Setting in Place an Ocean Powered Electric Generator

Installing the wave energy generator at sea

Installing an Ocean Powered Electric Generator

Recently one wave energy company, Ocean Power Technologies (OPT) was involved in setting in place one of their ocean powered electric generators off the coast of Scotland. This gigantic clean power generator is now part of a wave farm that will have the capacity to power over 30,000 homes by the year 2018.

A wave energy farm from Ocean Power Technologies

A wave energy farm from Ocean Power Technologies

Actually, by the time the project is complete, Scotland will be home to the largest wave farm in the world. The European country commands about 10% of the region’s wave power potential, and its intention to make the best of this massive renewable power potential is clearly demonstrated by this large-scale wave power project.

How Ocean Powered Electric Generators Work

Once upright the OPT wave energy device start to make clean energy

Once upright the OPT wave energy device start to make clean energy

Ocean powered electric generators are installed just below the water surface. The generator is held in place by a buoy. This placement allows the generator to catch ocean waves where they are most intense, which helps optimize the system’s power generation capabilities.

The generator has the ability to convert wave energy into affordable clean energy. The power generated is transmitted by underwater cables to the shore and linked to the power grid. The generator relies on a hydroelectric turbine.

Although waves are necessary for generation of power from the ocean, there are some conditions when the waves are too strong and the offshore power station has to be shut down until the weather has passed. For this purpose, the generator is outfitted with sensors that monitor ocean conditions consistently and transmit the data onshore in real time.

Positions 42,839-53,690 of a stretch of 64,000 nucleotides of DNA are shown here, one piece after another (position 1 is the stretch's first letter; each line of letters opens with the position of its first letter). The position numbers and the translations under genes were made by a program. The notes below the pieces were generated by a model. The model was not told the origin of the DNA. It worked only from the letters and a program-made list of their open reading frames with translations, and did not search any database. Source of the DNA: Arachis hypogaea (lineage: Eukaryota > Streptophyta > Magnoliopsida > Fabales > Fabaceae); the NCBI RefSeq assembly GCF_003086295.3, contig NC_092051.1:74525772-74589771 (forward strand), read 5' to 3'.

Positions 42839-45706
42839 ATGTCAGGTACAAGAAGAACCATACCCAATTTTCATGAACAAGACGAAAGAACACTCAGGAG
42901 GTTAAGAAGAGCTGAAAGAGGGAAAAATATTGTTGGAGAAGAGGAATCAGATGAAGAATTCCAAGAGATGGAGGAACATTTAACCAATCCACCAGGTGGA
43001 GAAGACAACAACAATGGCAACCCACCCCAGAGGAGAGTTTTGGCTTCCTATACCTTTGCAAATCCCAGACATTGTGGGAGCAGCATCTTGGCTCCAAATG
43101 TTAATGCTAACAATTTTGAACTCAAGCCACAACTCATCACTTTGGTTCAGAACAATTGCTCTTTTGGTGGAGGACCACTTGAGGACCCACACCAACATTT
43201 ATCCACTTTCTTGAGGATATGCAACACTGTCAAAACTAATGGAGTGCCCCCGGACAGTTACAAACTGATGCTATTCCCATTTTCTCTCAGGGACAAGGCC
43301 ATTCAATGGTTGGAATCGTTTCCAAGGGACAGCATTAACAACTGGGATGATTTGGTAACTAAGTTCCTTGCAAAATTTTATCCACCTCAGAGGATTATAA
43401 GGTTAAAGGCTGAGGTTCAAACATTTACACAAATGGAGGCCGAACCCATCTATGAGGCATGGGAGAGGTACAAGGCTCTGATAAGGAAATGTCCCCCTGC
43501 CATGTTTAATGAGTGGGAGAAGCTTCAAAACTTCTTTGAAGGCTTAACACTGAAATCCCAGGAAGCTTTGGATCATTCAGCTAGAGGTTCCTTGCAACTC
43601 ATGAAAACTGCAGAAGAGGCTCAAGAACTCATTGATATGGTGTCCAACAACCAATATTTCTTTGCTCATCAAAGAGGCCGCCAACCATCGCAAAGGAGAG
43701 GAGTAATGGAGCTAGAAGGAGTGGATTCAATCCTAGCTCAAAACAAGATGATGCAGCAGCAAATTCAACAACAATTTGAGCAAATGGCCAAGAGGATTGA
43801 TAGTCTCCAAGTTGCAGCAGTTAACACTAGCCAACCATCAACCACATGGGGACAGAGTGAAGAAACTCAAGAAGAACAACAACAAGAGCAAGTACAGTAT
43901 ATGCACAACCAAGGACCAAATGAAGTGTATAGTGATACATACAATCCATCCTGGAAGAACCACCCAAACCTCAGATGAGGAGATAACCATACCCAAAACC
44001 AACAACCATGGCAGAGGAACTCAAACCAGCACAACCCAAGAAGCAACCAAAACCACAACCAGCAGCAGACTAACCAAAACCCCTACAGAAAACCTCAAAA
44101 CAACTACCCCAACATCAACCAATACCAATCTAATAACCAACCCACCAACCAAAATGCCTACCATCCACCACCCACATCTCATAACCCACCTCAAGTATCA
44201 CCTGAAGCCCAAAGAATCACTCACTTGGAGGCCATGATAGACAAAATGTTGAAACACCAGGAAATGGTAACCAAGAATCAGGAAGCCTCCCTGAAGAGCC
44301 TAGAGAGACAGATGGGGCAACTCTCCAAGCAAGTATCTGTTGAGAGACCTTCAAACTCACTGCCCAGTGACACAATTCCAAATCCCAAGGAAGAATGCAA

If a large wave is anticipated, the power station halts all power production until waves can return to normal once again.

Wave Energy Vs Solar And Wind Energy

Some people think less of the potential for wave power when compared to solar or wind. However, this form of power holds certain benefits over its more popular renewable energy cousins, solar and wind. One benefit wave power has over solar power is that its potential does not suffer when the sun goes down as is the case with solar energy. Additionally, while winds can slow down and result in dips in energy production capacity, wave energy offers much more consistency of the combined energy output. In fact, wave energy is considered the least variable form of renewable energy, and rightly so. This is why wave energy offers such an attractive option as a source of renewable power.


The Company Behind Part Of The Scottish Wave Energy Industry

OPT has been generating scalable ocean powered electric generators for many years. The US company’s signature product is the PowerBuoy, which consists of an electric power generator and other components that make the PowerBuoy a water-based power station. The P150 PowerBuoy deployed off the Scottish coast can generate 150 kW of power at its peak performance.


The Future for Wave Energy

In reality, the wave energy technology is still in its infancy. The projects currently in operation are using technology that barely existed before they were commissioned. However, the World Energy Council estimates that the oceans can supply about 2 terawatts of power, which is about twice the amount of power the world produces at the moment. Countries like Scotland, which also have the good fortune of having some of the best wave power locations in the world, are recognizing and exploiting this massive renewable energy potential. As a matter of fact, the first ocean powered electric generator in the world went online in Scotland in November of 2009.



About Gordon Smith
Gordon's expertise in the area of industrial energy efficiency and alternative energy. He is an experienced electrical engineer with a Masters degree in Alternative Energy technology. He is the co-founder of several renewable energy media sites including Solar Thermal Magazine.

Leave a Reply

Your email address will not be published.

This site uses Akismet to reduce spam. Learn how your comment data is processed.